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A Disgusted Nikki Haley Quits Boeing’s Board In Protest Over Bailout Demand, by Tyler Durden

Good for Nikki Haley. She may be grandstanding, but at least she’s grandstanding on principle. From Tyler Durden at zerohedge.com:

While Boeing’s shareholders await to see if they will be granted a taxpayer-funded bailout, or if all those billions they greedily pocketed from the company’s stock buybacks instead of forcing the company to allocate toward a rainy day fund may have doomed if not the airplane manufacturer, which will promptly re-emerge from Chapter 11 with a clean balance sheet, then themselves, today the first casualty of the Boeing crisis emerged when Nikki Haley, the former U.S. ambassador to the United Nations, announced she was leaving Boeing’s board after less than a year, saying she opposes the planemaker’s decision to seek a U.S. bailout amid the coronavirus crisis.

“I cannot support a move to lean on the federal government for a stimulus or bailout that prioritizes our company over others and relies on taxpayers to guarantee our financial position,” Haley said in a March 16 letter that Boeing disclosed late on Thursday, one day after it was revealed that the company is seeking a $60BN bailout.

“I have long held strong convictions that this is not the role of government” she added.

Whatever one thinks of Haley, she is absolutely correct on on this issue: that Boeing wasted tens of billions to push its stock artificially higher by repurchasing its stock in hopes of lifting management equity-linked comp and making its shareholders richer instead of even pretending to plan for a less than perfect future is inexcusable, and no bailout of Boeing should ever be allowed. If Boeing needs the funds, it can sell stock and raise cash – the opposite of what it did for decades. If that is insufficient, Boeing should file a prepackaged Chapter 11 where the creditors take over all the equity and the company emerges from bankruptcy debt-free in one day.  Without a dollar of debt, Boeing should be able to weather any disruption no matter how long, and once the economy normalizes it can rehire all the workers that had been laid off.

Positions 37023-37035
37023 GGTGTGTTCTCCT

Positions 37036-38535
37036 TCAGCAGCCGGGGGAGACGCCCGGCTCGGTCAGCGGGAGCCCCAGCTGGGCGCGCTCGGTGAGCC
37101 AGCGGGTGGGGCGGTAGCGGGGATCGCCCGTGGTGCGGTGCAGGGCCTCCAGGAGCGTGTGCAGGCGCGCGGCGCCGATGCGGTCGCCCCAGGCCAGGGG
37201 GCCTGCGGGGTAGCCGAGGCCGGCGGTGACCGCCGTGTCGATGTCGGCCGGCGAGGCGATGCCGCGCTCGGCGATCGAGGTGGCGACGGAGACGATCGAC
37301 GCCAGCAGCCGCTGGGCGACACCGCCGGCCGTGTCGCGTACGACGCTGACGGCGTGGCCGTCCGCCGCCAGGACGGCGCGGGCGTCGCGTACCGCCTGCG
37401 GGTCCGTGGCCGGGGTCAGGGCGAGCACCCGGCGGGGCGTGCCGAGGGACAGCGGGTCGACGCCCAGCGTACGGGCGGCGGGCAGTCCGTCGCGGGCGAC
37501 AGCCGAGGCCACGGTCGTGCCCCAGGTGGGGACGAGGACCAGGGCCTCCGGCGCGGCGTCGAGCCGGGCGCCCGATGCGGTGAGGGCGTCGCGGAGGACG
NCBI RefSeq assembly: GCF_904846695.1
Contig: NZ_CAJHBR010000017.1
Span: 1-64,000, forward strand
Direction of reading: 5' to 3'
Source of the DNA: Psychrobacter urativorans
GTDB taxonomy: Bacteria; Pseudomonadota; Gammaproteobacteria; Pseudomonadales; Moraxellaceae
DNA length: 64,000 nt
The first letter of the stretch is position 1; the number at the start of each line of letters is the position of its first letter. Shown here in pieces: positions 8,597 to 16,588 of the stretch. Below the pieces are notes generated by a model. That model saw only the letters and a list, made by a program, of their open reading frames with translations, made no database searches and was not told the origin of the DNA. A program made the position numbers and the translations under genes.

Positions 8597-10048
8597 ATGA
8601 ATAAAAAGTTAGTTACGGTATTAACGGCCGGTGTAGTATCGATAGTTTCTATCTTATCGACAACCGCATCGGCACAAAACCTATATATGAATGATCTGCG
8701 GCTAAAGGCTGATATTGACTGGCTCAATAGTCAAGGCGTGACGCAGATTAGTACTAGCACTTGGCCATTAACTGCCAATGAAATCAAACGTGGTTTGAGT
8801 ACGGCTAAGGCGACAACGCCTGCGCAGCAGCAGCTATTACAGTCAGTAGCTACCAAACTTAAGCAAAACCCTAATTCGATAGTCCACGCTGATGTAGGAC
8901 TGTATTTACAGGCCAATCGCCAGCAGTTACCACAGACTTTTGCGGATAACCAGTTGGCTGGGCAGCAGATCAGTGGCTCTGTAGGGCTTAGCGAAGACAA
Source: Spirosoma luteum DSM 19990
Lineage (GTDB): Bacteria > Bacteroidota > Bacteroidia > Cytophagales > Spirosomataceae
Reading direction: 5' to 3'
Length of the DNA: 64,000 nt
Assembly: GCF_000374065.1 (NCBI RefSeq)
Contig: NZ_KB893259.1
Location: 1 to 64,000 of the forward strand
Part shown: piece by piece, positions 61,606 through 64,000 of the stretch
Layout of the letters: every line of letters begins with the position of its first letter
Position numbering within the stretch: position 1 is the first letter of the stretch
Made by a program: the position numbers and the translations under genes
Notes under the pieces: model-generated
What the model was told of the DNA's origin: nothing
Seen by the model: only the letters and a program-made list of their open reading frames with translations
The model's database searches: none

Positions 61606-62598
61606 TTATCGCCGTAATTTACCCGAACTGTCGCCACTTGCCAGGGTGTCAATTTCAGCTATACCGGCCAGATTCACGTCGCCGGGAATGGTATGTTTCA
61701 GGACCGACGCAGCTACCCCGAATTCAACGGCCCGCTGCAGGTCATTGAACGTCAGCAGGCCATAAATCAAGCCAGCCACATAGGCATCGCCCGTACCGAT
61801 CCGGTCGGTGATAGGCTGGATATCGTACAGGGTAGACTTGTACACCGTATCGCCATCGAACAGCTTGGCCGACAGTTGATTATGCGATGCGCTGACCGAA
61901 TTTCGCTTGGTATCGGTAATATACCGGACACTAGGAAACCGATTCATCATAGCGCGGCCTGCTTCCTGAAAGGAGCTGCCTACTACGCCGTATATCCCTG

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Monetary Looting, by Michael Krieger

The Federal Reserve is at the head of a banking cartel that has looted hundreds of billions of dollars from customers and taxpayers. From Michael Krieger at libertyblitzkrieg.com:

The United States has historically bragged about its free and transparent markets. But what the Fed is doing today is pulling a dark curtain around the financing of this so-called free and transparent market. The public has no idea which Wall Street firms have received this $3 trillion or why they can’t borrow it elsewhere. This kind of obfuscation by the Federal Reserve could actually stimulate distrust in the U.S. banking system. The Fed admitted as much in its most recent Federal Open Market Committee (FOMC) minutes, writing that participation in the Fed’s loan program “could become stigmatized.”

Wall Street on Parade: Is the Fed’s $3 Trillion in Loans to Trading Houses on Wall Street Legal?

The business model of Wall Street is fraud.
– Bernie Sanders

Financial services as currently structured is the most pernicious, predatory and corrupt industry on earth. Moreover, it’s the deliberately complex and opaque nature of the industry which then limits public debate when some problem arises and governments and central banks are called upon to take emergency measures to “save the system,” which is just a euphemism for enormous sums of corporate welfare being funneled to people and institutions who couldn’t survive otherwise.

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Lenin would be so proud, by Simon Black

By socializing risk, in other words by making others pay for someone else’s mistakes, we make sure those risks will be taken again and again. From Simon Black at sovereignman.com:

Several years ago back in 2004-2006, if you had a pulse, you could borrow money from a bank to buy a house.